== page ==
The insulin concentration was determined in serum with chemiluminescence ELISA kit (ALPCO, Keewaydin Drive, Salem) using 96-well micro plate coated with monoclonal antibody specific for insulin. The standards, controls, and samples were added to the micro plate wells with the conjugate. The micro plate is then incubated at room temperature on a micro plate shaker at 700-900 rpm. After the incubation is completed the wells were washed with Wash Buffer and blotted dry. Chemiluminescent Substrate was added, and the micro plate was read by a luminescence plate reader after 1 minute. The intensity of the light generated is directly proportional to the amount of insulin in the sample. To measure the concentration of free sugar in serum, to the 1.0 ml de-proteinized sample, 1.0 ml alkaline copper reagent was added and incubated in the boiling water bath for 20 minutes. After cooling to room temperature 1ml of arseno-molybdate colour reagent was added. The mixture was diluted with 7 ml distilled water. The intensity of the colour was read at 540 nm against a suitable blank [16]. Glycosylated haemoglobin was measured in serum by adding 1 ml of oxalic acid reagent is to the dilute hemolysate and kept in boiling water bath for an hour. Tubes were cooled to room temperature and 1 ml of TCA reagent was added mixed thoroughly. Centrifuged at 3000 rpm, to the supernatant 0.5 ml of thiobarbituric acid was added and kept at 37°C for 40 minutes. The reading was taken against a blank (2 ml water and 0.5 ml thiobarbituric acid) at 443 nm [17].

Lipid peroxidation and antioxidant parameters analysis

To check the shift in lipid peroxidation and antioxidant status, concentration of Vitamin C, using dinitrophenyl hydrazine, Vitamin E, using ferric chloride reagent, thiobarbituric acid reactive species (TBARS), using TBA-TCA-HCL reagent, reduced glutathione (GSH), using 5,5-dithiobis, 2-nitrobenzoic acid, activity of superoxide dismutase (SOD), by using SOD substrate reagent, catalase by using dichromate acetic acid reagent and activity of gamma glutammyl trans peptidase (GGT), by using glacial acetic acid reagent, were measured according to standard protocols [18,19] in serum, liver, kidney, heart and pancreas.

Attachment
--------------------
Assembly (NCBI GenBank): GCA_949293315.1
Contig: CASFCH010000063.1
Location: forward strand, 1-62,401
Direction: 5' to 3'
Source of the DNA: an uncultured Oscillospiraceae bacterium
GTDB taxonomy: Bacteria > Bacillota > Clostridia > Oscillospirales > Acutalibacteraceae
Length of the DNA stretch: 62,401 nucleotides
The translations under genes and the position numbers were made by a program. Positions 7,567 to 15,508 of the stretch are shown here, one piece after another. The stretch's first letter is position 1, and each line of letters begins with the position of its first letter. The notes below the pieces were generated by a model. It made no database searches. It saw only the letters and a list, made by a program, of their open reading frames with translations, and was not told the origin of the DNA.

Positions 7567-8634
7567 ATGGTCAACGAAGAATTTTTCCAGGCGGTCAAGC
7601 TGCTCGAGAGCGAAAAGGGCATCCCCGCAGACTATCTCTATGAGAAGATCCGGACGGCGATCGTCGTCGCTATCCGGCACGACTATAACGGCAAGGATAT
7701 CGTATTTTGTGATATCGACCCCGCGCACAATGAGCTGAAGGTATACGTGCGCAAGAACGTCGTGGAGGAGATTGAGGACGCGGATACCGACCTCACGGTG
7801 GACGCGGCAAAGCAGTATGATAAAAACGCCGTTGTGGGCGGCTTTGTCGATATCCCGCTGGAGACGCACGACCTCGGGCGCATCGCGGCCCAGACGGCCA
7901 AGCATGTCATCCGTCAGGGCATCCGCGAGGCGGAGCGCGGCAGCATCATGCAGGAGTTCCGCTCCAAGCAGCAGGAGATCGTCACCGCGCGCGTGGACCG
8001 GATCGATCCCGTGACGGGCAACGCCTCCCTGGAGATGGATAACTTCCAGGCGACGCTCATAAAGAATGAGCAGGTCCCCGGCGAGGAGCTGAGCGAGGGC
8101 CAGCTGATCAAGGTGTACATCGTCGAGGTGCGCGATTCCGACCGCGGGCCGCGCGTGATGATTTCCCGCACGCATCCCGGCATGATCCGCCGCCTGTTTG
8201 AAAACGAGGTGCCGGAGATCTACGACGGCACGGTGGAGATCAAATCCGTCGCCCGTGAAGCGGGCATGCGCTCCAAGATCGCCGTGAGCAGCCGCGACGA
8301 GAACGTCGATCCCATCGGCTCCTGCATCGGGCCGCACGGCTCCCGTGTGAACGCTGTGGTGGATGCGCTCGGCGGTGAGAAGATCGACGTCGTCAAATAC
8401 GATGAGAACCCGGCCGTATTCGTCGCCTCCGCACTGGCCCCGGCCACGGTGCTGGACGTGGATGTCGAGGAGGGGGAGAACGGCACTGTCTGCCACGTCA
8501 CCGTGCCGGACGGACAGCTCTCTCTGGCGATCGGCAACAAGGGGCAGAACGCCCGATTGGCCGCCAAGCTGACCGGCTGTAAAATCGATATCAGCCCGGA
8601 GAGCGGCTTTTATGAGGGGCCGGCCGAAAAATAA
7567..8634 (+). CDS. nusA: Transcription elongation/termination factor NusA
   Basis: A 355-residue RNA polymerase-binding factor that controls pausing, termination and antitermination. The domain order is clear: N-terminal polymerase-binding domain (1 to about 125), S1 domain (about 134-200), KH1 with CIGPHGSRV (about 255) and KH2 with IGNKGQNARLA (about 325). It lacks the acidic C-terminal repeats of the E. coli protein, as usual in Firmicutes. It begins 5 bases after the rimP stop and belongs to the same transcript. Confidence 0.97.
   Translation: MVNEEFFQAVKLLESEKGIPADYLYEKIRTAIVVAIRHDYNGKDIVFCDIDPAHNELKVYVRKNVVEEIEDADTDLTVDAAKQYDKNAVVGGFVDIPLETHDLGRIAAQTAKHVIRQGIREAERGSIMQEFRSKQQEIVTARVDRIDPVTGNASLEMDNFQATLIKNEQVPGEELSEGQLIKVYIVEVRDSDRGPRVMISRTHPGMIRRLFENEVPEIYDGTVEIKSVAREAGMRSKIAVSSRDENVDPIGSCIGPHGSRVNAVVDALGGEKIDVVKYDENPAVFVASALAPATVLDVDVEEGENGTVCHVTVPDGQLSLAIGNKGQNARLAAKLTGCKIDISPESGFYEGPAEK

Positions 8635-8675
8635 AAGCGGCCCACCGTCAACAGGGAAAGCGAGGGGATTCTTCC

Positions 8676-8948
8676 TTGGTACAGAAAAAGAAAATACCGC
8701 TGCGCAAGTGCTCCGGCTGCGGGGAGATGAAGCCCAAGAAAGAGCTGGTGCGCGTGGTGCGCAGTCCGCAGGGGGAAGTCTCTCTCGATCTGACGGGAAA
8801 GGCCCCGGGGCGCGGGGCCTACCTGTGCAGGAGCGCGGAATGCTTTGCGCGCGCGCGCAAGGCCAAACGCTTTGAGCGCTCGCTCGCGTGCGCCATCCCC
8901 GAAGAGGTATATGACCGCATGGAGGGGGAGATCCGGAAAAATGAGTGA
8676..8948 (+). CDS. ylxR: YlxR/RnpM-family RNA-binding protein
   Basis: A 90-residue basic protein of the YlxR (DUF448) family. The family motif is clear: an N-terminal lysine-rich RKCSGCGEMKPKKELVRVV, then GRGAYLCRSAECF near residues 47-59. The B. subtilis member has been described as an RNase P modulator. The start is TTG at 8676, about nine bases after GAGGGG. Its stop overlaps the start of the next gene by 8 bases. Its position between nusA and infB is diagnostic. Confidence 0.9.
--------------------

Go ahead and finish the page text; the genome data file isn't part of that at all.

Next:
Enzyme activity analysis

To check the tissue damage, activities of functional enzymes alanine transaminase (ALT), aspartate transaminase (AST), alkaline phosphatase (ALP), lactate dehydrogenase (LDH), acid phosphatase (ACP), was measured as described by Godkar [18] in serum, liver, heart, kidney and pancreas tissues.

Statistical analyses: One-way ANOVA was performed using the IBM SPSS Statistic (Statistical Package for the Social Sciences), Version 21 for comparison between the control, diabetes and diabetes plus fish oil administered groups. The difference between the two groups was analysed by using student t test. The results were represented as mean ± standard error.

Results

Effect on free sugar, glycosylated haemoglobin and insulin level

Table 2 shows that in the control group treatment with normal saline did not affect the normal free sugar, glycosylated haemoglobin and insulin concentration of serum. Alloxan treatment resulted in significant (P< 0.001) 5-6 fold increase in free sugar, glycosylated haemoglobin level with a 50% decrease in insulin level in serum in diabetic group when compared with control. The supplementation of fish oil to the diabetic group helped to reduce significantly (P<0.05- 0.01) these elevated levels by 48-60% and increase insulin level by 38% when compared with the diabetic control group.